VIENNA (Reuters) - Thousands of people took to the streets of Austria's capital on Saturday to protest against government plans to introduce mandatory COVID-19 vaccinations for all next month.
"The government must go!" crowds chanted at one rally in central Vienna in what has become a routine Saturday event.
Parliament is scheduled to vote next week on the issue, which has polarised the country as coronavirus cases surge.
In November, the government announced a fourth national lockdown and said it would make vaccinations compulsory for all Austrians, the first European Union country to do so.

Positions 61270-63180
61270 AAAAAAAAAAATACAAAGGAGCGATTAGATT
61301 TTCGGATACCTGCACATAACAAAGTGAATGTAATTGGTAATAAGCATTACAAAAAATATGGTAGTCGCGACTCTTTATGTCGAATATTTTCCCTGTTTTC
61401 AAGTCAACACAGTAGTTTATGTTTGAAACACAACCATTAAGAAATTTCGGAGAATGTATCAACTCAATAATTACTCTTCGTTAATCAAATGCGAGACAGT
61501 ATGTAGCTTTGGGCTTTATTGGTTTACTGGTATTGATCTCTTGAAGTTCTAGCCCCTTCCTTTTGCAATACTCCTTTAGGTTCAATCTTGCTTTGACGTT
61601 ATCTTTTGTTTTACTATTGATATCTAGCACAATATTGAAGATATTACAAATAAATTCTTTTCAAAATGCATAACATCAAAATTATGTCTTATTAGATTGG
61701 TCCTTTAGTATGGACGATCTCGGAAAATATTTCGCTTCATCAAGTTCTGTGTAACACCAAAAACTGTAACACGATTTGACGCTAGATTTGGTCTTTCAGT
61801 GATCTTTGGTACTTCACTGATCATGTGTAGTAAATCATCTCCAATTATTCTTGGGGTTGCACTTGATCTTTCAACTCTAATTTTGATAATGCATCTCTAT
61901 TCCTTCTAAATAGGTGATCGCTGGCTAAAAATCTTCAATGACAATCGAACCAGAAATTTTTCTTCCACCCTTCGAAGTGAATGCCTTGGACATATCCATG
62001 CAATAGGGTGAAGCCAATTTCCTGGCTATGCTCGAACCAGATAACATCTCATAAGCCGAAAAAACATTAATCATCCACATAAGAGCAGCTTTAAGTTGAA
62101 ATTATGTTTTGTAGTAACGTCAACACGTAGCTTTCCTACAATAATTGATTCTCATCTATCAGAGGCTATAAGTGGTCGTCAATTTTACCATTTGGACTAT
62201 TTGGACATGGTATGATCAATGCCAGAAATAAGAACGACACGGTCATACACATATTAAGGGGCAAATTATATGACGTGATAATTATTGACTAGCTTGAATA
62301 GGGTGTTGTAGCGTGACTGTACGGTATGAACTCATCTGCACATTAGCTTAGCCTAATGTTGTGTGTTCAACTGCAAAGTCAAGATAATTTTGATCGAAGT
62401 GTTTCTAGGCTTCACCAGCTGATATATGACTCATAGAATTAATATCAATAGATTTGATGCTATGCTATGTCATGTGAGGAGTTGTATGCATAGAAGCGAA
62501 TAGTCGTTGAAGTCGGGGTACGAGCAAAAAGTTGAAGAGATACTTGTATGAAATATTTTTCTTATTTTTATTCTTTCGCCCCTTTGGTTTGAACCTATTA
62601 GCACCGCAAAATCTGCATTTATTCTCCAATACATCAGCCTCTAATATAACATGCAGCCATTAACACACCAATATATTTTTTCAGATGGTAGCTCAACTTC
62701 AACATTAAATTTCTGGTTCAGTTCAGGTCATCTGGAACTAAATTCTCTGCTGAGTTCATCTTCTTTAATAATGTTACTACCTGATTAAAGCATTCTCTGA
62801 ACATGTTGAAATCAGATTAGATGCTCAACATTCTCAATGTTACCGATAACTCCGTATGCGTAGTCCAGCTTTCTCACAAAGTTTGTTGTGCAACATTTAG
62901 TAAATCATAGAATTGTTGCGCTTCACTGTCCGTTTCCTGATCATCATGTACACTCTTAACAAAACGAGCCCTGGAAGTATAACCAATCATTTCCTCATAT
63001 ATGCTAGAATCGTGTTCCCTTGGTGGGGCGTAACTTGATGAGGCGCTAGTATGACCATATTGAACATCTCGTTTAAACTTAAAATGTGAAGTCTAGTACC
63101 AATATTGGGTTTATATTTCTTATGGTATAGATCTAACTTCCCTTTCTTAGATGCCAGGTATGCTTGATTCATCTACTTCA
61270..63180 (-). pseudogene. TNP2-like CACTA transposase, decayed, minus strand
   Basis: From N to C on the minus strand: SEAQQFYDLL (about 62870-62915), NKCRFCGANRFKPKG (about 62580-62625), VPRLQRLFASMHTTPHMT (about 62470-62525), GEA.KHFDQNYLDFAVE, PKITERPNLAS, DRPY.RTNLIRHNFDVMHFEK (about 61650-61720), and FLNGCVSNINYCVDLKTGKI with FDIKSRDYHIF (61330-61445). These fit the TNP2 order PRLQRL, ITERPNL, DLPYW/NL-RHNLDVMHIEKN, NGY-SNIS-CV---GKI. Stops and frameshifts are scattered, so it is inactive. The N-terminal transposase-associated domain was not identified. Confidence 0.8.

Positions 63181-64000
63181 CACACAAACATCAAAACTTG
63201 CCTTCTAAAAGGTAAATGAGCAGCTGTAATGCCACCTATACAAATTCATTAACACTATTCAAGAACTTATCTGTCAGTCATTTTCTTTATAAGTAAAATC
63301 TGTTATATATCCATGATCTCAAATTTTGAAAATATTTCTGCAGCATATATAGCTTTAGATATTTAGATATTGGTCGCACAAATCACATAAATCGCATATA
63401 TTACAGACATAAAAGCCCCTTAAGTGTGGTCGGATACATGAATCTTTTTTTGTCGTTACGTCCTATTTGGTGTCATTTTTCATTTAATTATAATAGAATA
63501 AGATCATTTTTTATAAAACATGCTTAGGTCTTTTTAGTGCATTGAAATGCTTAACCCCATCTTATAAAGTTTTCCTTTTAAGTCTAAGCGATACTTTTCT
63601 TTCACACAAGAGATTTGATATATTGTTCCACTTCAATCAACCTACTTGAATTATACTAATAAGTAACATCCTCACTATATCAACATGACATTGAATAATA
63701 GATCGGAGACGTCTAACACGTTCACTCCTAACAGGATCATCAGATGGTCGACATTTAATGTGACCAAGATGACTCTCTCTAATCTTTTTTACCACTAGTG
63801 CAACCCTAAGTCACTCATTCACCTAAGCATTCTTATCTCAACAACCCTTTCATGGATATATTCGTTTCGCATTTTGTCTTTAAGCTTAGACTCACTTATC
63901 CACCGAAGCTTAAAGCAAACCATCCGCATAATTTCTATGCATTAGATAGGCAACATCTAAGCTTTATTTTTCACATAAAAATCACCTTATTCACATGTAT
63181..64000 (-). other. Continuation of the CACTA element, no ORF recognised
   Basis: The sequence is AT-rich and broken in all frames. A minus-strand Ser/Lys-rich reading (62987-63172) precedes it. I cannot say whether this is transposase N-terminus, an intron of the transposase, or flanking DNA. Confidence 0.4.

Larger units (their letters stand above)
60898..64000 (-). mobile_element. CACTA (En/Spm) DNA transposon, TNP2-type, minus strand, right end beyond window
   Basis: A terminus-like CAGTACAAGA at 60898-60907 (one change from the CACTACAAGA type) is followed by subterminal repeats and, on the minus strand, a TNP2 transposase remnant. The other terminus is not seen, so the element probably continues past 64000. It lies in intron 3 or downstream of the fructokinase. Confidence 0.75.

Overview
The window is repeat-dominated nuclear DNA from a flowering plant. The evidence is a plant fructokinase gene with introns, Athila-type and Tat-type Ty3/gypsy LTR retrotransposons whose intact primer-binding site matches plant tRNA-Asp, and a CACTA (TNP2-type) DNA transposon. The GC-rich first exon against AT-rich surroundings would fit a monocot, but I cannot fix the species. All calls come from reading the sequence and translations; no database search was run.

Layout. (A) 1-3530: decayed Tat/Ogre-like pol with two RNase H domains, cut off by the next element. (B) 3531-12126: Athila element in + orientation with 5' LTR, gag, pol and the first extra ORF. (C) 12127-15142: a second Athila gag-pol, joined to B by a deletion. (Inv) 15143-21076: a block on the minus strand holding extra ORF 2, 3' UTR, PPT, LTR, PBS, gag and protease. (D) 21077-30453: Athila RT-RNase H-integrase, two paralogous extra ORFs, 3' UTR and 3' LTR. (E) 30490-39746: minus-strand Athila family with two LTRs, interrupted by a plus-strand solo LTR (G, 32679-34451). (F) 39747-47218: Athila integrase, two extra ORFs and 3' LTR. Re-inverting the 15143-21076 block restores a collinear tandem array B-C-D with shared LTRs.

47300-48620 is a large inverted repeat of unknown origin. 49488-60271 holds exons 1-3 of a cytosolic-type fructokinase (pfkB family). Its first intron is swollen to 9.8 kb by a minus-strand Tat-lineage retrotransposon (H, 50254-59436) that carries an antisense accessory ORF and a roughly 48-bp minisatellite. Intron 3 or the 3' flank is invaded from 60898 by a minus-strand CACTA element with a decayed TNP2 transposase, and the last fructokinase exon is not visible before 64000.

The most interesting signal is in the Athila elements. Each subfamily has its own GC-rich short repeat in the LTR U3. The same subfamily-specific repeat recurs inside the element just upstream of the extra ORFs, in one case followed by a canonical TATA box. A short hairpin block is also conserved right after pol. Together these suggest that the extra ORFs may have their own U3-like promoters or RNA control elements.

A poll for Profil magazine found 51% of those surveyed oppose making jabs mandatory from February, of whom 34% were against compulsory vaccination in general and 17% wanted to wait. The survey found 45% of Austrians favoured compulsory vaccination starting in February.
The poll showed Chancellor Karl Nehammer's conservatives and the opposition Social Democrats in a dead heat for first place at 25%, followed by the right-wing Freedom Party, a strident critic of government policy, at 20%.
The Greens, junior partner in the coalition, were even with the liberal Neos on 11%, while the vaccine-sceptical MFG party scored 6%.
Health authorities have reported more than 1.4 million infections and nearly 14,000 deaths from COVID-19 since the pandemic broke out in early 2020.
(Reporting by Michael Shields; editing by David Evans)